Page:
Costume Design: A standing Man with a Cape and a Cane by Jean Berain


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The refined art of theatre costume at the court of Louis XIV
Costume Design: A standing Man with a Cape and a Cane by Jean Berain

Jean Berain

Saint Mihiel 1640 – Paris 1711

Costume Design: A standing Man with a Cape and a Cane

Watercolour with pen and brown ink, extensively heightened with gold, the drawing silhouetted and laid down onto another sheet. Later inscription Sketch for the stage lower right.

Drawing: 190 x 129 mm (7 1/2 x 5 1/8 in.); sheet: 259 x 206 mm (10 1/4 x 8 1/8 in.)

Provenance – England, private collection; London, Rafael Valls, 1978; London, Jean-Luc Baroni Ltd, 2003 ; Paris, Marty de Cambiaire, 2017.


Cut out and pasted on a sheet that was once mounted in a collector’s album, this beautiful costume design comes from an English collection, as indicated by the inscription made at the bottom of the sheet. The Houthakker collection has two designs closely related to ours and mounted on sheets that bear the same inscription. However, these are watercolours over engraved lines, a practice that Bérain adopted from time to time because it allowed him to focus solely on the realization of the costumes and thus save time. This is not the case of our design whose contours are drawn in pen.


Cutting out costume designs was a common practice; the Louvre has several of them carefully glued on backing sheets. According to Jérôme de la Gorce, this allowed collectors to keep only the silhouette and eliminate all inscriptions and recommendations generally made on the side for the craftsmen who were to fabricate the costumes (See Jérôme de la Gorce, « Le recueil des habits de masques du Kupferstich-Kabinett de Dresde, Jahrbuch der Staatlichen Kunstsammlungen Dresden, 2004, Beiträge, p. 63). It also happened that the collector had the artist’s annotations copied in an elegant and legible handwriting on the opposite page.In the present drawing, as in the two works from the Houthakker collection, the collector redrew the shade under the legs of the figure in a way that may have seemed more natural to him than the small pointed and stylized shadows drawn by Bérain.


These studies were designs for the costumes that were worn by actors and dancers during ballets or plays they performed at the court of Louis XIV. Here, we find the thoroughness and sophistication of the best Berain’s drawings. It is difficult to identify the character in this theatrical universe where shepherds and messengers, rivers and winds were dressed as richly as sovereigns. His headdress is decorated with jewels, and he wears a ceremonial sabre at the hip. His cape falls in soft folds on his legs elegantly positioned for declamation, and his pose is reminiscent of king Aegeus in the tragedy Thésée(1675), for which Bérain designed the costumes, but also that of Louis XIV in his ceremonial portraits. The costume is relatively plain and bears neither mascarons nor grotesque ornament, which means that it was intended for a human rather than allegorical character, who would be dressed in these garments in order to be easily identified by the audience. This character may be an oriental king.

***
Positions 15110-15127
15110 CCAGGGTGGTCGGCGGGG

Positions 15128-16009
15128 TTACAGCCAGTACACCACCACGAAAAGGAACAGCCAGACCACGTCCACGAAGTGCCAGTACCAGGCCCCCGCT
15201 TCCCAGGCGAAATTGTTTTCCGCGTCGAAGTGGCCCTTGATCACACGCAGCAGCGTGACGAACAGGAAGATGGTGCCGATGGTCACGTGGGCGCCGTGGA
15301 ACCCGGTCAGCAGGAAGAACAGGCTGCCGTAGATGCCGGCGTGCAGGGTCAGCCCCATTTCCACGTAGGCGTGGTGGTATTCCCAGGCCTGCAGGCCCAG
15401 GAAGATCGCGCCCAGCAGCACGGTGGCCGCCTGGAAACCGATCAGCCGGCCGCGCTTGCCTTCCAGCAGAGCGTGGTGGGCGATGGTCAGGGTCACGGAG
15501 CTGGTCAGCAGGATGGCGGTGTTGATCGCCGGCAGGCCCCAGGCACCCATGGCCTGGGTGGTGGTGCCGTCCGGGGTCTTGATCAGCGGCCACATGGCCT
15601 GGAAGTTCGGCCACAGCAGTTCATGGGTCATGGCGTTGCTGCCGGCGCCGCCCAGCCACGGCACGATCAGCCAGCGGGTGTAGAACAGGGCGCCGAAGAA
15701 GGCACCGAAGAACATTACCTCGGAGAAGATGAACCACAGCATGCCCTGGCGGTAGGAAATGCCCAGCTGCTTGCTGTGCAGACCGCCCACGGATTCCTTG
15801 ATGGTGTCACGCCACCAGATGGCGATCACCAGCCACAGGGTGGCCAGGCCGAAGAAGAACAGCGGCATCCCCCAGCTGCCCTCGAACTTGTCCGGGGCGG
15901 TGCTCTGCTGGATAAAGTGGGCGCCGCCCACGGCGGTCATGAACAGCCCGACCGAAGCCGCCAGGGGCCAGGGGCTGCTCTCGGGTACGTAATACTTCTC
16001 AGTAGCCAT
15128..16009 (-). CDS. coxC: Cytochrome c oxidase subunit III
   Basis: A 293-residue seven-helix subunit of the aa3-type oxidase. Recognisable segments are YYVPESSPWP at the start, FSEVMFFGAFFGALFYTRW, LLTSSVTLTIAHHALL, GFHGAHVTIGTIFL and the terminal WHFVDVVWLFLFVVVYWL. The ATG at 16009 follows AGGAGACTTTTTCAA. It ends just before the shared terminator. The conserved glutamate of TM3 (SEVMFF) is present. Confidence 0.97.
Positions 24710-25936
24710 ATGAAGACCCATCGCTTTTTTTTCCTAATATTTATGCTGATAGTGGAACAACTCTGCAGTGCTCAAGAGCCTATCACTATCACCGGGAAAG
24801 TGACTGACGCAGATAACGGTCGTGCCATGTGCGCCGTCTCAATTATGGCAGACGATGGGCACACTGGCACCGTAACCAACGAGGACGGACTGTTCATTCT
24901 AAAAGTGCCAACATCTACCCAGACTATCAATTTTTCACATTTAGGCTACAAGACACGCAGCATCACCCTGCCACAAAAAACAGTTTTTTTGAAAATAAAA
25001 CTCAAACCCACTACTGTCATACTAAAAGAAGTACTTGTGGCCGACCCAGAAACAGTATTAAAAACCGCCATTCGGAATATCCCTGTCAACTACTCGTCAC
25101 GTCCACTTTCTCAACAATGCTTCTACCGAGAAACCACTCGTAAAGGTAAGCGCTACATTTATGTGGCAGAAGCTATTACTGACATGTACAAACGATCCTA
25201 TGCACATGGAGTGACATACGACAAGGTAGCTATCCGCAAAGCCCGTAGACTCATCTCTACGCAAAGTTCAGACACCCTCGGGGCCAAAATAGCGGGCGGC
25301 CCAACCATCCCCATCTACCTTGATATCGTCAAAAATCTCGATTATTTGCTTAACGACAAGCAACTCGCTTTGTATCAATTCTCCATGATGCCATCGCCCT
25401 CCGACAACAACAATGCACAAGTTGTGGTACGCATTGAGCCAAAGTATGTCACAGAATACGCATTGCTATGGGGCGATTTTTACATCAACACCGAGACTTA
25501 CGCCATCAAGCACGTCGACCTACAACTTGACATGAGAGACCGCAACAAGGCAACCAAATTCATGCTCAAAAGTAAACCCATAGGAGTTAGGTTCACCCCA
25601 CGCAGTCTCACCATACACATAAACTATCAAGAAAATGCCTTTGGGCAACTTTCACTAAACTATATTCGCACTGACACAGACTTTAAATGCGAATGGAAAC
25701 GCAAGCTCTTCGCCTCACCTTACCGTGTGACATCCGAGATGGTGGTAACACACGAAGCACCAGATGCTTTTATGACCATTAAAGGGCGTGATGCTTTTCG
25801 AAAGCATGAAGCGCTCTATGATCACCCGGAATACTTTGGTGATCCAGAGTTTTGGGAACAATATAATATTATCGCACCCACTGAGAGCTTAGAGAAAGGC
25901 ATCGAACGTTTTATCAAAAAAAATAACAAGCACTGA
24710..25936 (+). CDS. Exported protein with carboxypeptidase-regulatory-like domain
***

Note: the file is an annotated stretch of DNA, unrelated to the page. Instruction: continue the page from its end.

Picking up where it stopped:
This drawing, like the finest examples in the Louvre’s collection or in the Musée Condé in Chantilly, is coloured with care up to the inner lining of the cape, adorned with delicate blue and white stripes. The refined combination of pink and green is fairly typical of Berain, as well as gold and silver heightening, which he had applied by a miniaturist in order not to damage the colours. The treatment of the face is also rather characteristic of Berain; the lines in pen are animated by subtle touches of wash, grey for shaping and pink for colouring the cheeks.


Condition report – The figure silhouetted and pasted on a later paper. Very good condition.